We have a battery manager implementation which uses a fuel gauge driver and a charger driver. Currently both of these drivers are hard-references to the fuel gauge and charger driver we currently support.

Now for new projects, another fuel gauge and another charger have been selected. We would like to keep the logic of the battery manager, but that the drivers can be chosen dynamically. The drivers all provide similar functionality for reading the important values and such.

The drivers are all part of our own library, we don't expect that we will have to support third party drivers. Also, we don't expect multiple fuel gauges or chargers to be present simultaneously.

Currently I see three options:

1. Give a filled-in API struct with function pointers to the Battery Manager

  • Description: Initialize the Battery Manager with a struct of function pointers to e.g. the Fuel Gauge and Charger driver's their initialization and sensor reading functions
  • Pros: Flexible
  • Cons: The Battery Manager initialization caller has to know about the drivers

2. Let the Battery Manager find available fuel gauge and charger drivers from a shared list in which the fuel gauge and charger drivers register themselves

  • Description: Setup a list that the is accessible by the drivers and the modules that use those drivers. The drivers register themselves in this list, the modules look for drivers that match their type
  • Pros: The module initialization callers do not need to know about the drivers
  • Cons: More programming overhead

3. Let the fuel gauge and charger drivers all implement the same interface (shared header) and let the Battery Manager just reference that

  • Description: Have one .h file per driver type define the interface, and have drivers implement that interface so that the Battery Manager can just call e.g. FuelGauge_ReadVoltage() everywhere
  • Pros: Easy to implement
  • Cons: Feels hackish

I would very much appreciate your insights! Did I miss options? Did I miss pro's and/or cons? What would be the best choice?

  • 1
    What are your priorities with respect to the pros and cons you have identified? As someone with no mentionable experience in C i'd say #3 is totally fine until you need something more flexible. #1 sounds like throwing typechecks out the window; but again, i have no clue on C.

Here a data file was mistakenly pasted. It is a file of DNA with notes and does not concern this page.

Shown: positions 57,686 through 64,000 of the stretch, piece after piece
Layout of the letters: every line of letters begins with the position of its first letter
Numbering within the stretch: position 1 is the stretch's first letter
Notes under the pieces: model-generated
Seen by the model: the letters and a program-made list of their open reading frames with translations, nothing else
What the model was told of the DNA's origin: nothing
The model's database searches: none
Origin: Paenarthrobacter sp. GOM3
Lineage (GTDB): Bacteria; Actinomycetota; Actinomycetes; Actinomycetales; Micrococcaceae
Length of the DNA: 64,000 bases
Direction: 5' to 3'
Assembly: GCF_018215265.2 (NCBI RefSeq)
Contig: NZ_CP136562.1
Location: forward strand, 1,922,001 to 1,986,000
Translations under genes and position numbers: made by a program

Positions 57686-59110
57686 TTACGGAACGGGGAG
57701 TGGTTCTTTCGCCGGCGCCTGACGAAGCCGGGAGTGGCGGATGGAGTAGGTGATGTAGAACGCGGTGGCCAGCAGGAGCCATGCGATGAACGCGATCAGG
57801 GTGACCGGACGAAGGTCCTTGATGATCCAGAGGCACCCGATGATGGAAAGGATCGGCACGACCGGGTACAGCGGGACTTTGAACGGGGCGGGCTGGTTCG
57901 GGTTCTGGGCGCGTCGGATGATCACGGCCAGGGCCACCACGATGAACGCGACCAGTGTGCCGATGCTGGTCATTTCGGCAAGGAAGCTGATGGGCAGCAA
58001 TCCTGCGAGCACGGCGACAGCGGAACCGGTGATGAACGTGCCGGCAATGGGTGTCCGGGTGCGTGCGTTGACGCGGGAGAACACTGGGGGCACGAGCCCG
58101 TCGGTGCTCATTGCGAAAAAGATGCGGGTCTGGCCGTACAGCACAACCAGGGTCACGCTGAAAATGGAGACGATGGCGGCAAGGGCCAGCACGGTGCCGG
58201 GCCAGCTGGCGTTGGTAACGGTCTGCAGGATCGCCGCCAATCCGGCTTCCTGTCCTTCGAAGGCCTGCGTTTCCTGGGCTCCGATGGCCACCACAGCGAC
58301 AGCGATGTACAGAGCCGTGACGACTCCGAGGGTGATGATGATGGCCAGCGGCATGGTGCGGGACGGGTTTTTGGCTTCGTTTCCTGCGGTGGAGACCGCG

– marstato
    Apr 13, 2021 at 14:07

3 Answers 3


Both options 1 and 3 I have seen being used in C code bases.

Option 2 has the disadvantage that there might be a timing issue. For example, the Battery Manager could try to retrieve a Charger from the central repository before the corresponding driver has registered itself. Or the driver might be absent completely. Handling those scenarios will increase the complexity of your code.

Option 3 basically makes your build system responsible for choosing the correct driver implementations, where option 1 makes it possible to make that choice at runtime.

Option 1 is also similar to modern DI practices and may be more easily understood by others for that reason.

For that reason, option 1 is preferred. The con that the initialization caller of Battery Monitor also needs to have knowledge of the drivers is a very minor con to me. Most likely, those drivers also need to be initialized and it is fairly common that all such initializations are done from a single component, so then it already knows about the drivers anyway.

  • Thank you for your detailed response, and also for taking the time and care to rewrite it. At first I was leaning towards Option 3, but I just thought of another con. If we were to package our code as a library, this would mean that we have to recompile the library for every combination of drivers. On the other hand though, we would likely only provide 1 type of each driver per customer project, and compile the entire library specifically for their embedded target.
    – Kodiak
    Apr 13, 2021 at 14:19

Drivers like this are often implemented as shared libraries (.so or .DLL) with agreed-upon interfaces. They serve to "abstract away" how the device actually works. Then, all of these libraries are managed by a single layer of software – your so-called "Battery Manager" – which abstracts-away the fact that multiple drivers may exist and how they are selected. When any other piece of code wants to do anything having to do with a Battery, it calls upon the Battery Manager to do it and doesn't care what happens next.

By the way, operating systems such as Linux very routinely use this exact same architecture idea. In that system, "loadable kernel modules" can be selected at pre-boot time to drive any particular device. ("DEC token-ring interface card," anyone?) All of them expose the same agreed-upon API for use by the kernel, and none are called directly.

  • Thank you for your feedback! So if I understand correctly, this would mean option 1, the API way?
    – Kodiak
    Apr 13, 2021 at 14:31
  • 1
    @Kodiak, No, it is more a dynamic load variant of option 3. Each shared library implements the same header. Apr 14, 2021 at 5:44

Judging from your question, this is about software for some sort of microcontroller.

Personally, I'd lean towards option 1 - you would create a separate part of code which deals with initializing the hardware, with all the knowledge required. It would then, among others, initialize the battery manager with the struct with appropriate function. The structs with functions should be part of the driver, the initialization just picking the right one.

Should the situation warrant it, you could write a generator, which would create a table where hardware initialization could look up the struct by device name. While I'm no expert, as far as I know this is more or less how Linux' handling of device trees works. It could also be worth it to take a look at pre device tree board initialization files in Linux (pre 3.4).

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